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Tïjonïk 10 Kinwar pa le nuch’at. Kinwarik. (I sleep on my bed. I sleep)
Intransitive verbs in K’iche’

Introduction

In this lesson, we will start learning verbs, in particular intransitive verbs. By the end of this lesson you will be able to say what you do, for example, eat, sleep, or travel.

TZIJONIKText

This text was written by a beginner K’iche’ student when asked to describe his daily routine.

Mauricio le nub’i. Kimpe pa le tinamit Austin, pa le amaq’ Estados Unidos. In tijoxel pa le nimatijob’al. Ronojel q’ij kimb’e pa le nimatijob’al. Aretaq kinwa’lijik kinwa’ik. K’a te k’u ri’, kimb’e pa le nimatijob’al. Kinb’inik. Utz kinwil le nutinamit. Aretaq kinopan pa le nimatijob’al, k’o le nutijonik rech k’iche’. Tat Wel ub’i’ le wajtij. Pa le tijonik, kojch’aw ruk’ le qajtij pa k’iche’ ch’ab’al. Sib’alaj utz kinwil le nutijonik rech K’iche’!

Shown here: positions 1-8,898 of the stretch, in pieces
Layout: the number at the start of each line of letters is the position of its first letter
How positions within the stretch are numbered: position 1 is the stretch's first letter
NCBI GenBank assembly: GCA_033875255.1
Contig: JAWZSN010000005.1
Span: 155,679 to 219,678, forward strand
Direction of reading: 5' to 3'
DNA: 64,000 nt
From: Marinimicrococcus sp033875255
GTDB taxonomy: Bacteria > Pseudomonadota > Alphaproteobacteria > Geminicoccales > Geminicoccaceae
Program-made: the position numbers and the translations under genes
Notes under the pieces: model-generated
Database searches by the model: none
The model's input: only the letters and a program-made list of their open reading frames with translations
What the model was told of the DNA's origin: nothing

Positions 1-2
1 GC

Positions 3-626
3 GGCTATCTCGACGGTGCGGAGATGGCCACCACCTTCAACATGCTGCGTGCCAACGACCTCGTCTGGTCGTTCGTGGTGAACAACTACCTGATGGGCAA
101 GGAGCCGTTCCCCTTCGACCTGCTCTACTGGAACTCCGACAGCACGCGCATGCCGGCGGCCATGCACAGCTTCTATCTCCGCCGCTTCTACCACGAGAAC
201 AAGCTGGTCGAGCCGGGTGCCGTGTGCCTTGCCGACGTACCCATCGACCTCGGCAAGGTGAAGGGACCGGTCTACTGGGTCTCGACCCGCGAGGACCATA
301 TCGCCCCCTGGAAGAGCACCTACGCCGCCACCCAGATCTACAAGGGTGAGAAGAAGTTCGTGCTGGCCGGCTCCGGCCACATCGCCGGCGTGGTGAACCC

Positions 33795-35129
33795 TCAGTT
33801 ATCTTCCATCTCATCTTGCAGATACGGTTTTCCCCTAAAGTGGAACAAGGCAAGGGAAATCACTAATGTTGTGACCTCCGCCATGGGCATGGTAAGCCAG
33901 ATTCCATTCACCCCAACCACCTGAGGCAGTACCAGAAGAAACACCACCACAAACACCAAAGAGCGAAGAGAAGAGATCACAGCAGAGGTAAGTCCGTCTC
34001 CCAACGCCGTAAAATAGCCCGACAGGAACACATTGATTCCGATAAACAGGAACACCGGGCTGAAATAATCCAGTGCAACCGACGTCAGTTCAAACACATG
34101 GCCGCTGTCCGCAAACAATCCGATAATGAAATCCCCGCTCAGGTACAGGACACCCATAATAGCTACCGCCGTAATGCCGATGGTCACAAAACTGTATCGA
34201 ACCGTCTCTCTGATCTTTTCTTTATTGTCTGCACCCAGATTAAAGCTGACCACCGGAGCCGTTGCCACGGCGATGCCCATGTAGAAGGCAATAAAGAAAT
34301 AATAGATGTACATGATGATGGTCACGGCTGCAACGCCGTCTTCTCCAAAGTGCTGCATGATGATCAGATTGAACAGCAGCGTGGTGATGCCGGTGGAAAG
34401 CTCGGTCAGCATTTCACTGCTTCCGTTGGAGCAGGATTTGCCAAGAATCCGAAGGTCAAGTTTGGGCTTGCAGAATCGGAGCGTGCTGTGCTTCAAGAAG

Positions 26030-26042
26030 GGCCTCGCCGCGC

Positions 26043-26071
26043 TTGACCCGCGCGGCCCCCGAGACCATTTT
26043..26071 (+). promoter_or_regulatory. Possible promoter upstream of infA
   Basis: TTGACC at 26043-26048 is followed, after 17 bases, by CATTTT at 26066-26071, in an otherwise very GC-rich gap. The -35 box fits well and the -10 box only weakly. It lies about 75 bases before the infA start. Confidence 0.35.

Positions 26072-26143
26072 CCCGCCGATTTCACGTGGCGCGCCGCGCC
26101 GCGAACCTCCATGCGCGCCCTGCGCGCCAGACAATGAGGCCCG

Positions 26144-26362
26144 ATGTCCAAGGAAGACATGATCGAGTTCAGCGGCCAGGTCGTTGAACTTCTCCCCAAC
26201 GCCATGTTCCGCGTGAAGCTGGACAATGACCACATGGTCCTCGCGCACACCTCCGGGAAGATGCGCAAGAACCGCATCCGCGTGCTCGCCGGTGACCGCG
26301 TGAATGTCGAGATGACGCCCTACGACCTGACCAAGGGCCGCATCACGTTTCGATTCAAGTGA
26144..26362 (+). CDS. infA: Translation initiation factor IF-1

Show/Hide English translation

My name is Mauricio. I am from the city of Austin in the United States. I am a student at the university. Everyday I go to the university. When I get up, I eat. Then I go to school. I walk. I like my town. When I arrive at school, I have K’iche’ class. My teacher’s name is tat Wel. In class, we talk with our teacher.  I like my K’iche’ class a lot!

KEMCHI’Grammar

INTRANSITIVE VERBS

In K’iche’, there is an important distinction between transitive and intransitive verbs. Intransitive verbs in K’iche’ include verbs referencing events that do not directly affect anyone/anything except the subject (You can think about them as having a subject but not an object, if it helps). Verbs like walk, go, dance, sleep, etc. are intransitive. Verbs referencing feelings are also intransitive: dream, worry, be sad, be happy, etc.